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Why Shares of Robert Half Fell on Wednesday

By Lou Whiteman – Updated Apr 24, 2019 at 10:39AM

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The company's growth comes up short of expectations.

What happened

Shares of Robert Half International (RHI 3.36%) traded down more than 9% on Wednesday morning after the staffing firm released first-quarter results that came in short of expectations and said that the second quarter is likely to come in on the low end of estimates.

So what

After markets closed Tuesday, Robert Half reported first-quarter earnings of $0.93 per share on revenue of $1.47 billion, falling short of consensus expectations for $0.95 and $1.5 billion, respectively.

A finger follows a stock chart that is moving downward.

Image source: Getty Images.

Company president and CFO Keith Waddell on a call with investors said "macro slowing" in Europe -- particularly in Germany, Belgium, and France -- was stronger than expected. In the U.S., "we saw clients get more selective, either because they were replacing attrition and were looking for people to essentially hire on a full-time basis ultimately," Waddell said.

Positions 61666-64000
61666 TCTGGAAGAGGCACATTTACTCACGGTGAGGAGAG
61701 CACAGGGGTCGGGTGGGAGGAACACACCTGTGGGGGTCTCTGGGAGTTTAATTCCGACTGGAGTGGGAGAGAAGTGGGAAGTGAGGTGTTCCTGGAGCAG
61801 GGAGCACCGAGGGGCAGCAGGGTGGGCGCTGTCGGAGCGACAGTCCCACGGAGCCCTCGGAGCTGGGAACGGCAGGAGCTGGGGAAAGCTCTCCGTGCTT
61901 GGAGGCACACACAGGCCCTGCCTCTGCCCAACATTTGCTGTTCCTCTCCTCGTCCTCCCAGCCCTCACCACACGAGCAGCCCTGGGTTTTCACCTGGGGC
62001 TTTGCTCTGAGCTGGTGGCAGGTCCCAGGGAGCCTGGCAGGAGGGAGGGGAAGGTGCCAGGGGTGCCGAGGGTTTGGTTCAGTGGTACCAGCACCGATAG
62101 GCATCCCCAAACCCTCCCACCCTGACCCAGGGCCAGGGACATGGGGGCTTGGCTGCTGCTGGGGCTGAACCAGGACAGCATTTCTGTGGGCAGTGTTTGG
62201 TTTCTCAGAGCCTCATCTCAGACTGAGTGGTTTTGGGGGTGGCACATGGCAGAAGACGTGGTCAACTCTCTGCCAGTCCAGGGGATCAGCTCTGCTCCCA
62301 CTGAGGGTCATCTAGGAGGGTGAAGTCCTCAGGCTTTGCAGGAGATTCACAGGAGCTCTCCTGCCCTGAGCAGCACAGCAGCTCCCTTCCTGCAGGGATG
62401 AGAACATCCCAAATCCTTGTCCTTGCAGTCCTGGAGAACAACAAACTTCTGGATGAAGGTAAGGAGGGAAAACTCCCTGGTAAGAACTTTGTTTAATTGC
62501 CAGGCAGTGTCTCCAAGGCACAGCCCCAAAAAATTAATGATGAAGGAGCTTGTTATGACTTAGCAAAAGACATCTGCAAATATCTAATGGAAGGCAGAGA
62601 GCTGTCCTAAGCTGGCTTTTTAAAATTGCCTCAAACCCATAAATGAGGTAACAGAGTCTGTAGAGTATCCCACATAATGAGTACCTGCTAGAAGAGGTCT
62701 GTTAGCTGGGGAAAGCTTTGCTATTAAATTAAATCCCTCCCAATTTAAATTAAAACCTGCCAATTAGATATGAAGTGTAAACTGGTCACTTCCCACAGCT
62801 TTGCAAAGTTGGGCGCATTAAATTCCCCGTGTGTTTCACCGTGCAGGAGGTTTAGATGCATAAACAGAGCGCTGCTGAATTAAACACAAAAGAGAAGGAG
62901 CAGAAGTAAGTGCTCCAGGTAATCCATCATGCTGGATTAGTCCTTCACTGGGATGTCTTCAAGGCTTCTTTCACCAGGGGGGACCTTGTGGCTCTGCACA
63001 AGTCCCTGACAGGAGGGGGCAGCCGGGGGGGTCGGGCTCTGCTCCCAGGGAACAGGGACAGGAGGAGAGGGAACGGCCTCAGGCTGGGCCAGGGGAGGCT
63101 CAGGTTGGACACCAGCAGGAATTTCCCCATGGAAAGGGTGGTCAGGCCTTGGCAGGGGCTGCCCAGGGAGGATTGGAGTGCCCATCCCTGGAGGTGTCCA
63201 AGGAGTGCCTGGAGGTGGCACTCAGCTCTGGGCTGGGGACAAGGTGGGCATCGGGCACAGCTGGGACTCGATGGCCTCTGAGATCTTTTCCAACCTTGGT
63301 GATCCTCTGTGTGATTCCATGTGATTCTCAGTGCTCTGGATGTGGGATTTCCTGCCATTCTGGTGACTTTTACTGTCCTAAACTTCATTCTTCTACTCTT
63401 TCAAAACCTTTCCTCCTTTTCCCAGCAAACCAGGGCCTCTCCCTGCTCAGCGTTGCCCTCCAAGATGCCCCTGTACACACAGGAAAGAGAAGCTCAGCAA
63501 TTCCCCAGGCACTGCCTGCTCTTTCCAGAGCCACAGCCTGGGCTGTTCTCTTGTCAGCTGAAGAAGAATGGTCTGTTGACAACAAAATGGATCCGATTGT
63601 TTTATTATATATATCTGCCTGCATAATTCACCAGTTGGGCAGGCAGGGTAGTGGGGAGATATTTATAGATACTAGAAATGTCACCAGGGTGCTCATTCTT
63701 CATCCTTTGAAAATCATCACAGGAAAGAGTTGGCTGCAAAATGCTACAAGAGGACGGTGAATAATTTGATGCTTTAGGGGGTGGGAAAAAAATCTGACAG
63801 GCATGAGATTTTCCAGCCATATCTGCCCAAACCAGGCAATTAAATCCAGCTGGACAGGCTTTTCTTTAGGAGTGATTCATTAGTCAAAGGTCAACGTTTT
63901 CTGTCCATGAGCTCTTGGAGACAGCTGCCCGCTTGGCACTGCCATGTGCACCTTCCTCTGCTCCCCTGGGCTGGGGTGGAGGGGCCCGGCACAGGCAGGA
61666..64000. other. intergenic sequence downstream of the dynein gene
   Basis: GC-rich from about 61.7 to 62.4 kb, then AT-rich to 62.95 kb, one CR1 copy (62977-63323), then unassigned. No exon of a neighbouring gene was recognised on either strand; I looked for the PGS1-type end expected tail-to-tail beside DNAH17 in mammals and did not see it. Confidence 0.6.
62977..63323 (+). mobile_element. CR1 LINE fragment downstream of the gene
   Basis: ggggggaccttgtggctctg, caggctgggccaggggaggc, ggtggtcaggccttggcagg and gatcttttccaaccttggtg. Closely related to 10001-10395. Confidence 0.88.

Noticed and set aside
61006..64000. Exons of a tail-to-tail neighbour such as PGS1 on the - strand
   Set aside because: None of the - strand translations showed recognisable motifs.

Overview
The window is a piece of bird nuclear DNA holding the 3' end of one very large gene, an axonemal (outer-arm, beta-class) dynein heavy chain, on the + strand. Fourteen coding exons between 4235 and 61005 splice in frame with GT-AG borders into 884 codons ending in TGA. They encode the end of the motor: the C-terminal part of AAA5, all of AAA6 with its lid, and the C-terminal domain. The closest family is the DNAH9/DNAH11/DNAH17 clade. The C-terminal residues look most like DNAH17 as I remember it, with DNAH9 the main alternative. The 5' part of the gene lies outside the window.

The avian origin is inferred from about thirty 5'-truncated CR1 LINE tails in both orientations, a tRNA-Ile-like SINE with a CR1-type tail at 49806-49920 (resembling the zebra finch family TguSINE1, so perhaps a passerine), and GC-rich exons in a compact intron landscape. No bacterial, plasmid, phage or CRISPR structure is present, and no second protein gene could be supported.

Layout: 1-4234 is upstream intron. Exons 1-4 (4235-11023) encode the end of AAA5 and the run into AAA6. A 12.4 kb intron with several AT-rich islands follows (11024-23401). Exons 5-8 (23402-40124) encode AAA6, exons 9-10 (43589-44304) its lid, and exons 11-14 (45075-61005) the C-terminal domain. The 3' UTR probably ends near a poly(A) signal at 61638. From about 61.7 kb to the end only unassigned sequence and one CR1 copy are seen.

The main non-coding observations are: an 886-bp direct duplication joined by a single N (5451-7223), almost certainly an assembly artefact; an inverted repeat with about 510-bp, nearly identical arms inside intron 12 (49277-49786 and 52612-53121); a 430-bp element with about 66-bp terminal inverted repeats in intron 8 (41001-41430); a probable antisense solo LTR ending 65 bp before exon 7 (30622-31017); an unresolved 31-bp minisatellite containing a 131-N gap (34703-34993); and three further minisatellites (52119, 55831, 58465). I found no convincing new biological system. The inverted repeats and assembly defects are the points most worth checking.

Robert Half said it expects to earn between $0.95 and $1.01 per share in the second quarter, on revenue between $1.485 billion and $1.55 billion. Analysts were looking for the high end of that range, on average expecting $1.01 per share on revenue of $1.55 billion.

Now what

Robert Half can be a useful barometer to gauge the health of the overall global economy, and this report seems consistent with the prevailing view that although the U.S. and some other key economies might be slowing somewhat, their overall health is fine.

It's worth noting that although the quarter missed expectations, Robert Half did grow EPS by 19% year over year. And for the second quarter, the company is expecting 5% to 6% revenue growth at the midpoint of guidance and double-digit EPS growth.

The quarter might not have been what investors were hoping for, but Robert Half overall seems to be doing just fine.

Lou Whiteman has no position in any of the stocks mentioned. The Motley Fool recommends Robert Half International. The Motley Fool has a disclosure policy.

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